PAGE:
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The survivors of torture: what health and social care professionals should know

Mary Dawood RN MSc BSc (Hons)1*

Nurse Consultant Emergency Nursing, St Mary’s Hospital Paddington, London, UK

*Corresponding Author:
Mary Dawood
Nurse Consultant Emergency Nursing, Emergency Department, St Mary’s Hospital, Praed Street, London W2 1NY, UK. Tel: +44 (0)207 886 6859; fax: +44 (0)207 886 1211; email: Mary. [email protected]
 
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There can never be any justification for torture. It creates an escalation of violence in the internal affairs of states. It spreads like a contagious disease from country to country. It has a lasting effect on the mental and physical health of the victim and brutalises the torturer. (Amnesty International, 1973)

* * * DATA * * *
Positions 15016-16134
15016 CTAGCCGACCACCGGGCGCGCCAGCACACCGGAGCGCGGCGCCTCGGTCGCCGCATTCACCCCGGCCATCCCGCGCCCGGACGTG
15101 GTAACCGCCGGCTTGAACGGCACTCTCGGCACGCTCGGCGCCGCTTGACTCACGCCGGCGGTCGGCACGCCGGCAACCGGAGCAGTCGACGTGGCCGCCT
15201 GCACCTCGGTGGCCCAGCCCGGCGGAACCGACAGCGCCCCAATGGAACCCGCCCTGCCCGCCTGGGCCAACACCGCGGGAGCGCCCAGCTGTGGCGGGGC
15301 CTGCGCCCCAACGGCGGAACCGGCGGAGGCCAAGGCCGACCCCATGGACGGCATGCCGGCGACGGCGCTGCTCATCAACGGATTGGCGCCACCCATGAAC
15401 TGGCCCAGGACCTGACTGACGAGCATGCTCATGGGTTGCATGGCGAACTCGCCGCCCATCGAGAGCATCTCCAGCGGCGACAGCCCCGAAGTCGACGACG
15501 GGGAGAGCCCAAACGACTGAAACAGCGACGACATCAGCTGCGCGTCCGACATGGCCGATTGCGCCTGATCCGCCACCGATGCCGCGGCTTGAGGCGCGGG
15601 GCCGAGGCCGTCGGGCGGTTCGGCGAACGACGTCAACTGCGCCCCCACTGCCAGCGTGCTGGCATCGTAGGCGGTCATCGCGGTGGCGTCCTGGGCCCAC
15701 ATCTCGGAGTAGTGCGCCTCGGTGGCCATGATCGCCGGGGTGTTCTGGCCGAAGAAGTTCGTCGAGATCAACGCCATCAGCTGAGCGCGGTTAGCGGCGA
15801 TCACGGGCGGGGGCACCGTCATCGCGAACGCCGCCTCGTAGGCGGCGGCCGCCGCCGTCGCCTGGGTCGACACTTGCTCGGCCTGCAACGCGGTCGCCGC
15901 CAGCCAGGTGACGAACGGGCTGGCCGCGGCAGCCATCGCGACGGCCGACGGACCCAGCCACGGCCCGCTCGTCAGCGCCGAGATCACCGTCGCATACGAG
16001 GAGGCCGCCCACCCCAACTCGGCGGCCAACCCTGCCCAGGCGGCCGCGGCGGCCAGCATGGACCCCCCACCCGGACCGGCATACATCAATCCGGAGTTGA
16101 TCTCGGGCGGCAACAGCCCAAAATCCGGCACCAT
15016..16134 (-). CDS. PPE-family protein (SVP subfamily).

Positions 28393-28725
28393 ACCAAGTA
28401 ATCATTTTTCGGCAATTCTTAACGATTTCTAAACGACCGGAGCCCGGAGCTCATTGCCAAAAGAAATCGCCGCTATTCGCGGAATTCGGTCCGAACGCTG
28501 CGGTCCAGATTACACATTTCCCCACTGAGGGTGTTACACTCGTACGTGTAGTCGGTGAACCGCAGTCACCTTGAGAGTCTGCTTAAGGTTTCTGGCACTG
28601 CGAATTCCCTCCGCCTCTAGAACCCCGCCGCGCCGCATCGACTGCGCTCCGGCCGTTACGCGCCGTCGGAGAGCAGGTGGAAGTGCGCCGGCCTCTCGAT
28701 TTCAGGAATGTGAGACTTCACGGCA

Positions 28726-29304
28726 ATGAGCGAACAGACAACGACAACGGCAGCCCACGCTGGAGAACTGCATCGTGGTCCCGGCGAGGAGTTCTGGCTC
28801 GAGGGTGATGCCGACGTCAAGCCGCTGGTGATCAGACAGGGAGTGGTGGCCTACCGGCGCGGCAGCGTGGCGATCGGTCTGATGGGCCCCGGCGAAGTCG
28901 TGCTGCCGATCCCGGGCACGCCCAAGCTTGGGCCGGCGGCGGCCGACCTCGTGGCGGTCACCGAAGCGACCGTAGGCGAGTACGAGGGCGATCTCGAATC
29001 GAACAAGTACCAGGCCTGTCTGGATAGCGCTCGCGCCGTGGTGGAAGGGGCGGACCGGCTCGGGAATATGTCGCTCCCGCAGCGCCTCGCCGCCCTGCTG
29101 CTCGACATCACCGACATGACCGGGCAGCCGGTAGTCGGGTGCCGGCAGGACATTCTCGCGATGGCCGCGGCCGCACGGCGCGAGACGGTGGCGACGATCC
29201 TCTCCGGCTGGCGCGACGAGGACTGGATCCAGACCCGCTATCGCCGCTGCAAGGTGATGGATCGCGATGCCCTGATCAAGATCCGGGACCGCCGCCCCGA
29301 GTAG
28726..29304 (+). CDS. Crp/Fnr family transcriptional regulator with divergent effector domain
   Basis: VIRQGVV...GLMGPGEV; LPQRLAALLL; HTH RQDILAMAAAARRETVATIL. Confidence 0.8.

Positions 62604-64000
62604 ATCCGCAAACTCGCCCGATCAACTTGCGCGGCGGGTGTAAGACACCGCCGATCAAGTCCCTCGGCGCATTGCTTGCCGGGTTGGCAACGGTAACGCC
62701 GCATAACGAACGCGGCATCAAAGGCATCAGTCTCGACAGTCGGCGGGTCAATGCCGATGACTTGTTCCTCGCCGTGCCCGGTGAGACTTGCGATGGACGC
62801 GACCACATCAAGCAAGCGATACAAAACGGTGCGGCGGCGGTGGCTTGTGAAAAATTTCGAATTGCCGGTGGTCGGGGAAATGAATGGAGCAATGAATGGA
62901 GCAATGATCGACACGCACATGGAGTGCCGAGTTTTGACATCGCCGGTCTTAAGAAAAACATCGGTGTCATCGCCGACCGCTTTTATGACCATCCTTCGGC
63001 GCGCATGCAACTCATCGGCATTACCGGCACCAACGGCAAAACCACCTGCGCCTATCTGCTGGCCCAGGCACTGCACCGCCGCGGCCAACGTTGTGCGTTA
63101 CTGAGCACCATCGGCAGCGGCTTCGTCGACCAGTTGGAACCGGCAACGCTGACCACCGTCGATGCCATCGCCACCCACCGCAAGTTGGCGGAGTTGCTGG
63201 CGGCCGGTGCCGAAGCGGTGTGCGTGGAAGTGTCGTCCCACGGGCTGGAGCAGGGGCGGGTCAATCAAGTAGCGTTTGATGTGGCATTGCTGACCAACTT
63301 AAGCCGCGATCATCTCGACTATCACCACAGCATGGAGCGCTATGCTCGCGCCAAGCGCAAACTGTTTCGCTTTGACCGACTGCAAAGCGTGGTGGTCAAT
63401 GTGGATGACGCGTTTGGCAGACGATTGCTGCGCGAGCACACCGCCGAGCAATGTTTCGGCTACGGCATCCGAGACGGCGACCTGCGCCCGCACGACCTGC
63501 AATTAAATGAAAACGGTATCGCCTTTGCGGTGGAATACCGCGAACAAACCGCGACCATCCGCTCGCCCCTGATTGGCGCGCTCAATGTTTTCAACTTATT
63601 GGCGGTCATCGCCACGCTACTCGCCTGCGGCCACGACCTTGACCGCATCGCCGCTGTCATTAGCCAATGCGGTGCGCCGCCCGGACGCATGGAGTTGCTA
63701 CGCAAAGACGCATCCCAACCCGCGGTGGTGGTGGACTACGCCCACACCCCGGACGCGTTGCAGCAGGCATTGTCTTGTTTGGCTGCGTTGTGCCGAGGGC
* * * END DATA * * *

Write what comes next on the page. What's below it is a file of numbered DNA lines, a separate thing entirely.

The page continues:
The UK is a signatory to the United Nations Convention Against Torture and other Cruel or Inhuman or Degrading Treatment or Punishment (1984). This convention requires the signatory states to legislate against torture in their countries and to investigate and prosecute any such activity. Despite such widespread agreement on human rights, Amnesty International estimates that torture and human rights abuses are currently practised in 132 countries (Amnesty International, 2005). This is a very conservative estimate, and the figure is thought to be much higher, but the shameful and clandestine nature of torture means the real figure will never be known. It is no surprise then that the majority of asylum seekers originate from countries with documented records of human rights abuses and torture. In the UK, estimates of the proportion of asylum seekers who have been tortured vary between 5% and 30%, depending on the definition of torture used and the country of origin (Burnett, 2002).While the devastating physical, psychological and social effects of torture are well recognised and have been documented by human rights organisations, identifying the sufferers when they first present is not always straightforward. Professional education in health and social care has not traditionally taught students to recognise torture survivors, and for good reason because it was not seen as necessary. Torture has traditionally been regarded as a rare and horrifying relic of the past, but sadly this is not the case. Torture is a contemporary phenomenon that invades and disturbs our consciousness with increasing regularity.